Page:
The failure of capitalism as a social system is an imperative to radically transform our neighborhoods – large and small, urban and rural – into spatially rooted, social commons. For if we accept that our lived spaces are appropriate and accessible starting points for sustainable human development, indeed, possible birthplaces of non-antagonistic and self-mediated relations, we certainly accept that they allow us to create new social commons, facilitating the emergence of an ecological society.
In such a neighborhood-centered society, social commons (in particular, energy, water, soil, food, material, learning, communication, and health commons) would frame our lives, from birth to death. No one would be prevented from participating in any process that determines the future of humanity. No one would be excluded or made redundant. Not only would sensible, spatially proximate systems and practices become integral to our lives; they would be instrumental in the decommodification of society. Democratically controlled and collectively built and sustained from below, self-governing and self-regulating social commons would help us to realize our potential, however, without destroying the biological foundation of all human development.
From single molecules, genes, and epigenetic processes to whole ecosystems and biogeochemical cycles: nature in all its complexity is a unique and unrivaled source of inspiration if we are to change our neighborhoods in a more ecologically benign direction. The biological diversity of forest ecosystems, the water holding capacity of pond ecosystems, and the collective creativity of conscious human beings can easily replace the impervious surfaces of car-dependent cities and the monocultural landscapes of industrial agriculture, while minimizing the use of energy and the production of waste.
The ongoing species extinction – be it through deforestation, unsustainable agricultural practices, water pollution, urban sprawl, or warfare – prompts us to act. It is high time that neighborhood communities of all sizes begin to contribute to healthy ecosystems, become interconnected spaces where no one is reduced to a living fragment of what we can become, denied a lifelong exploration of our social and ecological possibilities.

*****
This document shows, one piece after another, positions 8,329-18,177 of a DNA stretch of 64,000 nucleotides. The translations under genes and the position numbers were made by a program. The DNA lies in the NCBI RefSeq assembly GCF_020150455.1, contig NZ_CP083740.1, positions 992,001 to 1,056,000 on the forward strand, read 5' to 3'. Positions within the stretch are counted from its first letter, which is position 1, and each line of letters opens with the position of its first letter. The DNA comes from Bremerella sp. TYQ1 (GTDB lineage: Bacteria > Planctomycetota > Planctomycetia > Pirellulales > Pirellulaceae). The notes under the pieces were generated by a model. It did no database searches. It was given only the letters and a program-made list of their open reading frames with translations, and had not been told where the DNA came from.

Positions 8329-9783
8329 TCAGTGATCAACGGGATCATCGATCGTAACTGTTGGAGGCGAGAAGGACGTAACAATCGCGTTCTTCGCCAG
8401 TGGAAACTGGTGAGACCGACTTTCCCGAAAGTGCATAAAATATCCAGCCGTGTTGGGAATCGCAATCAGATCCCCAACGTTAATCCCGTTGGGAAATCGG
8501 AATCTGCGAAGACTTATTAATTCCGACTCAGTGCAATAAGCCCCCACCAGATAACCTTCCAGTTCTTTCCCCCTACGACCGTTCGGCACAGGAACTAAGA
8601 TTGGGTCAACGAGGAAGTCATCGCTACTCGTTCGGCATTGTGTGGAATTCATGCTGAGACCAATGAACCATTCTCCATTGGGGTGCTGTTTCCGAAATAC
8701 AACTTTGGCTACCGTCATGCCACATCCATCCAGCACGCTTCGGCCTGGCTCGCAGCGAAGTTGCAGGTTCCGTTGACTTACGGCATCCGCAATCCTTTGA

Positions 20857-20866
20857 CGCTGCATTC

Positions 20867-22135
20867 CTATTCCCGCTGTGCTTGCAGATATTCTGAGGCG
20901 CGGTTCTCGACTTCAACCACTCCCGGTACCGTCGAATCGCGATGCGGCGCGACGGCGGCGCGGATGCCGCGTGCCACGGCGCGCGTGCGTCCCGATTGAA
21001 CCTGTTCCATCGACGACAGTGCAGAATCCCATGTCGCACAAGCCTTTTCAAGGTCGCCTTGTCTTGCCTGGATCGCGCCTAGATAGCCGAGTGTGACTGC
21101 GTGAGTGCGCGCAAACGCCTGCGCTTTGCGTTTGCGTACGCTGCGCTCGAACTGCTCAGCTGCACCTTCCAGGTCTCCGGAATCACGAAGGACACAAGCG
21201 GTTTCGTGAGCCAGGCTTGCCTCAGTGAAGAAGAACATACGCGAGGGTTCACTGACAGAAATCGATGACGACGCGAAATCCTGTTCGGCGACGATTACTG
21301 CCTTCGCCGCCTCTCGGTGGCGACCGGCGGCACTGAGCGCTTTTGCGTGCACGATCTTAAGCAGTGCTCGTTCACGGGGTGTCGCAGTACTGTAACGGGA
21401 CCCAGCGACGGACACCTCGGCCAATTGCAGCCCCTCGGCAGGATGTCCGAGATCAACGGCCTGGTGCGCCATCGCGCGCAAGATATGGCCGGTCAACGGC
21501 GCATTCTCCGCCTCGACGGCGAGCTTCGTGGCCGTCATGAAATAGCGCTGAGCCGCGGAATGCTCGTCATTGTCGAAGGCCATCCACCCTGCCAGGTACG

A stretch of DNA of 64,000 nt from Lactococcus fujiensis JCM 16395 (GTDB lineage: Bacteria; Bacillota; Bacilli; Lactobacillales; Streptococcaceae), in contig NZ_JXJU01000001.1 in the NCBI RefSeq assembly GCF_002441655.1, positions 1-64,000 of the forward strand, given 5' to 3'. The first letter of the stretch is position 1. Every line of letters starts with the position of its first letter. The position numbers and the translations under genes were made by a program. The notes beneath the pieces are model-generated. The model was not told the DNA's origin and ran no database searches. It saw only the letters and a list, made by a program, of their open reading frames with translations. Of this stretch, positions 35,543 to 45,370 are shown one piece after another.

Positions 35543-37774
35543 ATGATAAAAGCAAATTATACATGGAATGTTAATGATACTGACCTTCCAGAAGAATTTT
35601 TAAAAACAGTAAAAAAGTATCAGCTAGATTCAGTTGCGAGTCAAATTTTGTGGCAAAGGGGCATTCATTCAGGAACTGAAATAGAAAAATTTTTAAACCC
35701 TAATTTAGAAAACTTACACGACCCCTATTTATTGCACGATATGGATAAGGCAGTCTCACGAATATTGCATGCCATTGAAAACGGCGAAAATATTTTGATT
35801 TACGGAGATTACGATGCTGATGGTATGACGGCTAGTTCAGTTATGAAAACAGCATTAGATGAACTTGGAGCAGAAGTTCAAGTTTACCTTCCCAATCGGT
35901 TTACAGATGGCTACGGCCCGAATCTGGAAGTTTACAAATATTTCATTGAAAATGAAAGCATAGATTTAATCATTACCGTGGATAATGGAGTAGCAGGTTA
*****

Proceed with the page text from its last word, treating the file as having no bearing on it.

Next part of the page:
Our creative and collaborative potential is limited, however, not by the chains of wage labor or any other restriction (or algorithmic filter) imposed on us from above. Our capacity to imagine is one of the things that make us human, but evolutionarily and ecologically we still belong to nature. Whatever our conditions on this planet: how we perceive and socially determine this continually evolving relation to nature have immediate and delayed, real-world consequences; it is our future in the making. As individual and collective, spontaneous and continuous, creators of self-organized social commons, we must therefore strive for neighborhood communities and a society, not structured around artificial scarcity and monopoly markets, but explicitly defined by human needs and a variety of collaborative practices that respect the roots and limits of human creativity – that give hope to humanity through nature.